Shares in some of the U.K.’s largest multinational companies declined on Wednesday, depressed by a stronger pound after data showed that inflation jumped by more than expected in June.
Consumer product makers Unilever
pharmaceutical groups GlaxoSmithKline
and tobacco giants Imperial Brands
and British American Tobacco
were among the stocks that declined in London.
These companies do business in dollars and come under pressure when the British pound strengthens relative to the U.S. currency. Sterling
rose around 0.4% relative to the dollar by midday in London, nearing $1.39.
The British currency lifted after the U.K. consumer price index showed inflation rising 2.5% year-over-year in June, outpacing estimates of a 2% rise as transport, clothing, and cakes led CPI higher.
This added to the debate over inflation concerns stoked up on Tuesday, when markets were met with a basket of key price data from the U.S., France, and Germany.
“As inflation keeps rising, more questions are being asked over how transitory this spike actually is. Inflation concerns have been hovering over the financial markets for some time. Persistently higher prints are only adding to the unease,” said Sophie Griffiths, an analyst at broker OANDA.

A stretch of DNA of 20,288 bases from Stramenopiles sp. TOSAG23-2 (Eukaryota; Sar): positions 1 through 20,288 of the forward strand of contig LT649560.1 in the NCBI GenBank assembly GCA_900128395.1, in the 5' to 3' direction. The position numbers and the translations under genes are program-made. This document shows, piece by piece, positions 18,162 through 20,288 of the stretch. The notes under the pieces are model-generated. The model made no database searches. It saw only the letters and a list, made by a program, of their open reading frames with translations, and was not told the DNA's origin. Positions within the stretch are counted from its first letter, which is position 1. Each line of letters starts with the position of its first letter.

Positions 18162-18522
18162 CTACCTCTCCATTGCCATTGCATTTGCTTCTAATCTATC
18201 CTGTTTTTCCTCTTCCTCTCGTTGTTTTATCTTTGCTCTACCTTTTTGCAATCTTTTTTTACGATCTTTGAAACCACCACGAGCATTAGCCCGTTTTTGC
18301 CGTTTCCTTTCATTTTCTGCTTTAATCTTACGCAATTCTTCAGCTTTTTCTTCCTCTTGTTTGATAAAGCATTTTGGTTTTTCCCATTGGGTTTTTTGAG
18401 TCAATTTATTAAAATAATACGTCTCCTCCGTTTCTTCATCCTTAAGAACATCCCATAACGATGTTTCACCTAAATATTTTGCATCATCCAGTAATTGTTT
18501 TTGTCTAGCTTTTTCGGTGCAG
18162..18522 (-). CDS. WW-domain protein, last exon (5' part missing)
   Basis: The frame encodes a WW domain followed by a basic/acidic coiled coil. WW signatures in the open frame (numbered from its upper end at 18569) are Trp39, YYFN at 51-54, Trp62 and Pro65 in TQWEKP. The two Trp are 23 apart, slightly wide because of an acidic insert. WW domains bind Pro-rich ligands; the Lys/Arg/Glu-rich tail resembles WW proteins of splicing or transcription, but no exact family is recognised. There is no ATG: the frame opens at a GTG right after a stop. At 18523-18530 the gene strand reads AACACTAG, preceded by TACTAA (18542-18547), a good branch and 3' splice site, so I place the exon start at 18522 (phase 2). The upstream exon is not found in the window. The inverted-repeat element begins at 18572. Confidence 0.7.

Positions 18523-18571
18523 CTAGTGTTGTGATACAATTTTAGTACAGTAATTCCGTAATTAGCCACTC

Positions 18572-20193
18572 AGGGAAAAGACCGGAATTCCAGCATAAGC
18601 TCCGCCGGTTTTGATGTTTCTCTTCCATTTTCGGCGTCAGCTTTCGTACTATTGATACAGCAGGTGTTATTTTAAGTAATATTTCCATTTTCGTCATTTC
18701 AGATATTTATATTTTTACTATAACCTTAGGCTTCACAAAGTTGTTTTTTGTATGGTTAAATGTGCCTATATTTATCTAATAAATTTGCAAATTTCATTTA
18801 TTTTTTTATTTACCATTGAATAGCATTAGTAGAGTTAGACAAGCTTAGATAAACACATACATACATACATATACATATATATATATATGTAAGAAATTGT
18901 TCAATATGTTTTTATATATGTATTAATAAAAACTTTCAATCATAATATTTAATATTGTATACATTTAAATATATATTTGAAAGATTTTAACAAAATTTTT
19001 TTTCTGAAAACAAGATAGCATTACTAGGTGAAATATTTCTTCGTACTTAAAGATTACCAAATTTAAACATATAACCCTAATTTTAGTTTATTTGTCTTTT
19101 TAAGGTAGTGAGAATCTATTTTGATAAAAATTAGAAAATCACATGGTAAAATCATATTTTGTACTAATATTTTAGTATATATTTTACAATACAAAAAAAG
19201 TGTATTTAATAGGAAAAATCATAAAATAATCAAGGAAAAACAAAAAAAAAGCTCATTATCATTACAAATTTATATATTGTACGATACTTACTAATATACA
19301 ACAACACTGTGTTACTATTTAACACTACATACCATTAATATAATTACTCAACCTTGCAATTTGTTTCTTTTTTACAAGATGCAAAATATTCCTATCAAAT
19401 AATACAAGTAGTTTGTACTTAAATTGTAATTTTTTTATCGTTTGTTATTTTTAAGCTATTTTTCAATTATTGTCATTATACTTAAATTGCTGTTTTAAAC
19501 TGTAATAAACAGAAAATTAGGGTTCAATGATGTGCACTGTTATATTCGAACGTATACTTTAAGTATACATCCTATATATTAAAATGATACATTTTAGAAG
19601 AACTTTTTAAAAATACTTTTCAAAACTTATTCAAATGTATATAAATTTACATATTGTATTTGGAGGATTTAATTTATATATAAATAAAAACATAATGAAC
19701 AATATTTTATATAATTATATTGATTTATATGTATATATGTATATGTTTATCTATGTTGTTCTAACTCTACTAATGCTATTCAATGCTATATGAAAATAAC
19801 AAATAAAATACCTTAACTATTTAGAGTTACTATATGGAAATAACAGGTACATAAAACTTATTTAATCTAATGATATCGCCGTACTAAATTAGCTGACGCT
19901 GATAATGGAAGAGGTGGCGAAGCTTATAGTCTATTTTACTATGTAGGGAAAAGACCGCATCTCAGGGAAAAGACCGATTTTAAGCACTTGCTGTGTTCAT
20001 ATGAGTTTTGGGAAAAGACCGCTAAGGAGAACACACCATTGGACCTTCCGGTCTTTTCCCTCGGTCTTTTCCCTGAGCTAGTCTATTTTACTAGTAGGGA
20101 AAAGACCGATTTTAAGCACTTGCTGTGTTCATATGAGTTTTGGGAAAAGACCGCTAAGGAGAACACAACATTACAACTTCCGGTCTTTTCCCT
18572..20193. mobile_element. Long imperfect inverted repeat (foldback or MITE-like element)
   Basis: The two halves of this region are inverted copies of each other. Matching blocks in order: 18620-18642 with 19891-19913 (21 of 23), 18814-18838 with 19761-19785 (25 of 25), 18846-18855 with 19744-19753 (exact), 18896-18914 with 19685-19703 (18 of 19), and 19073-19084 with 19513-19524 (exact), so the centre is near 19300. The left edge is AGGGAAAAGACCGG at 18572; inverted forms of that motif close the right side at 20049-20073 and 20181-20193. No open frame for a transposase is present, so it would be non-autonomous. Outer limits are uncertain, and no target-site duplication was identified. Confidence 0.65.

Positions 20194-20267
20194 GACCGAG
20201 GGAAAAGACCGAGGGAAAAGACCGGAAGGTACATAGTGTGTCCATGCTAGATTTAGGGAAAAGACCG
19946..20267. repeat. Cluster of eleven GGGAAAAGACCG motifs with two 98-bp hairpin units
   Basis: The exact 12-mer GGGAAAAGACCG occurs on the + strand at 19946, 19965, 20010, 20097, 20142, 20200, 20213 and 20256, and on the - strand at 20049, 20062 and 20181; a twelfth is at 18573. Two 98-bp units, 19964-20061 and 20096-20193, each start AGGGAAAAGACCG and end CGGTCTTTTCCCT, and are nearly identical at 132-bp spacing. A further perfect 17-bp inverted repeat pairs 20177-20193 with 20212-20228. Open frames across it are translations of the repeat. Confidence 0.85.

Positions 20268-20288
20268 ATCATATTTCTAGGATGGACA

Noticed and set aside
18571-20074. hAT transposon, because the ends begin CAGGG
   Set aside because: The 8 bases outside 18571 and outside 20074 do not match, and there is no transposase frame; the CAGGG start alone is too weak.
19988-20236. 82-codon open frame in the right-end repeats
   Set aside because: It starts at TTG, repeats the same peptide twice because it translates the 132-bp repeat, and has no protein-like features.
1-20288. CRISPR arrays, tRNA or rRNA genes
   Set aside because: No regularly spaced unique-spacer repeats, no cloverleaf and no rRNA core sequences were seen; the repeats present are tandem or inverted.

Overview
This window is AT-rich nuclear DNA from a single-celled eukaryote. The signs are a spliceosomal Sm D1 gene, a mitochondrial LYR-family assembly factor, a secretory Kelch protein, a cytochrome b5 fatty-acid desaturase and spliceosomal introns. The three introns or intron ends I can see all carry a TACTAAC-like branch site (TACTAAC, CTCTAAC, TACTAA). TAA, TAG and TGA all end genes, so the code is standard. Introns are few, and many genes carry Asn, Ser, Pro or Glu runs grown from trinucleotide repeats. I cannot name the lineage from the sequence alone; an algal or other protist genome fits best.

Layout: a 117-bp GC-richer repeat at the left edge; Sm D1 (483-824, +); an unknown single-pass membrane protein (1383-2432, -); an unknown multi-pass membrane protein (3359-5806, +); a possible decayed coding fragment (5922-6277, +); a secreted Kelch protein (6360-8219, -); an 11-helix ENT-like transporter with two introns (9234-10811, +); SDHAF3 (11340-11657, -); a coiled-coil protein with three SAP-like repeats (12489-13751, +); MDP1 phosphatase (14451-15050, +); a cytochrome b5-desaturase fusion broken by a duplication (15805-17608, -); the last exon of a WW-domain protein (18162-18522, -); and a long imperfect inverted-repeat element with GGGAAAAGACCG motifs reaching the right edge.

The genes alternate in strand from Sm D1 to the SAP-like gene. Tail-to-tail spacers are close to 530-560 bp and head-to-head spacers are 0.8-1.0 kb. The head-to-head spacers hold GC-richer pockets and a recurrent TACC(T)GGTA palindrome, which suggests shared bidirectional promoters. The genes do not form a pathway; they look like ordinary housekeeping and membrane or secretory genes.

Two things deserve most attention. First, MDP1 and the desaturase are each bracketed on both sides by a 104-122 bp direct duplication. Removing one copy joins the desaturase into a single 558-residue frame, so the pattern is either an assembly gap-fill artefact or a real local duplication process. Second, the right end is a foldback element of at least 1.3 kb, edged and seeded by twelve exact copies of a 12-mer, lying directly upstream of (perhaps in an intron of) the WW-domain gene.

However, the U.K.’s producer price index, which measures inflation from the perspective of producers, showed signs of cooling. U.K. PPI rose 4.3% year-over-year, down from 4.4% in the month prior and below expectations of 4.8%.
Michael Hewson, an analyst at CMC Markets, noted that “the first signs of a slowdown in inflationary pressure are likely to be seen in PPI, as companies start to see the prices they pay at the point of manufacture or delivery start to come down, as supply chain constraints ease.”
The pressure on multinationals weighed on the FTSE 100
the index of London’s top stocks by market capitalization, which fell 0.5%.
“The jump in inflation boosted the pound, pulling the internationally-focused FTSE lower. The U.K. index is underperforming its European peers,” Griffiths said.
stock rose more than 1.5% as one of the U.K.’s largest housing developers said in a trading update that it expects full-year profit before tax to be above the top end of the range of market expectations. The group noted strong housing demand across the country.
The travel sector was taking a beating, led down by shares in TUI
the world’s largest tourism group and an operator of hotels, airlines, and cruises. TUI stock dropped 7.5%, while airlines Ryanair
—the owner of British Airways—also fell.
Bank stocks were relatively strong, with shares in HSBC
higher. On Tuesday, the British banks welcomed good news as the Bank of England ended COVID-19 pandemic-era curbs on dividends and share buybacks, noting the resilience of the sector.
Shares in some of London’s metal and mining giants also climbed as the prices of select commodities rose. Anglo American
—a dominant producer of platinum—as well as commodities trading titan Glencore
and integrated iron and steel group Evraz
were among the largest risers on the FTSE 100, as the prices of platinum
lifted around 1%.